Before we talk about programs, let's see how we can use these sentences to reason about the dynamics of the Blocks World. Consider the state shown above. Now imagine that the robot unstacks C from A, then stacks C onto E. In other words, consider the state do(s(c,e),do(t(c,a),s1)). What conditions are true in this state?
To answer this question, we start with the facts describing the conditions that are true in state s1. The facts are listed above and reproduced below.
Next, we use our rules about dynamics to deduce the conditions that are true in state do(t(c,a),s1). See below.
Finally, we use our rules about dynamics once again to deduce the conditions that are true in state do(s(c,e),do(t(c,a),s1)). See below.
Reading off the conditions, just deduced, we can see that the end result is the state shown below. The upshot of performing these two actions is that block C moves from A to E.
This example shows how we can model and simulate simple linear programs. We can do the same for more complex programs.
The disadvantage of this approach to formalizing programs is that structure of the programs is lost in this approach; it is implicit in those terms involving do. We can fix this problem by introducing some new vocabulary that allows us to describe such programs as terms in our language. This representation makes the structure clearer.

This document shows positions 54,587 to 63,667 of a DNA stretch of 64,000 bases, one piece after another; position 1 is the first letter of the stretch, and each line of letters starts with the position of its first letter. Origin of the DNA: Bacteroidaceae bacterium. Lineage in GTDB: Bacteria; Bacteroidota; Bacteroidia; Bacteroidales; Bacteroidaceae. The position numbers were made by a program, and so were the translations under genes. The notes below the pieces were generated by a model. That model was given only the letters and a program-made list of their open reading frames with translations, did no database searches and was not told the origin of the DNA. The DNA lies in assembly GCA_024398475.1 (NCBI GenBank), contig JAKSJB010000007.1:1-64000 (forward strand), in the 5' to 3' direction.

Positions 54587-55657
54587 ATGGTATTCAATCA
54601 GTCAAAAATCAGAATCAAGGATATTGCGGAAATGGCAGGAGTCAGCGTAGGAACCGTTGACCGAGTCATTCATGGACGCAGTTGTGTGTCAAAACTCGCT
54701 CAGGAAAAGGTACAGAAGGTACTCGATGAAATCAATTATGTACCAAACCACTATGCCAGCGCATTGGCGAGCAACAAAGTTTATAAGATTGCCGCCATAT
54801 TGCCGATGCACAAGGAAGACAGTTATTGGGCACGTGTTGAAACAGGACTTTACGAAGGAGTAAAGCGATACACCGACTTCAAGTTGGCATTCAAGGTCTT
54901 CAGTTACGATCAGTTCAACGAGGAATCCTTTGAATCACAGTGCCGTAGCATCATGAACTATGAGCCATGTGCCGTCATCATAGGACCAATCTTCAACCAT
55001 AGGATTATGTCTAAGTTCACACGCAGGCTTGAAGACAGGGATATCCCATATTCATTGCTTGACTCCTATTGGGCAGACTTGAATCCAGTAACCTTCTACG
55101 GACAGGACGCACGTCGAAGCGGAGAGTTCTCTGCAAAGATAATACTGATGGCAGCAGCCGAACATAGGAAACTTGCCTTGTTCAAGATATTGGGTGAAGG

Let's start with linear programs. As a linear program is just a sequence of actions, we can use list notation to represent such programs. To this end, we borrow the cons function from our formalization of lists. For example, to represent the sequence of actions consisting of t(c,a) followed by s(c,e), we would write cons(t(c,a),cons(s(c,e),nil)). To make things more legible, we can write our nested cons terms using more conventional list notation, keeping in mind that this is just shorthand for the nested cons term. For example, we can write cons(t(c,a),cons(s(c,e),nil)) as shown below.
To describe conditional programs, we introduce the ternary function constant if. For example, we can represent a conditional program as shown below. The intent here is that on(d,e) is the condition, s(c,d) is to be performed if the condition is true, and s(c,e) to be performed if the condition is false.
Finally, we introduce a binary relation define and use it to relate subroutines to their definitions. For example, we might introduce the constant move to refer to a program to move a block from one block to another by tabling the first block from the second and stacking it on the third.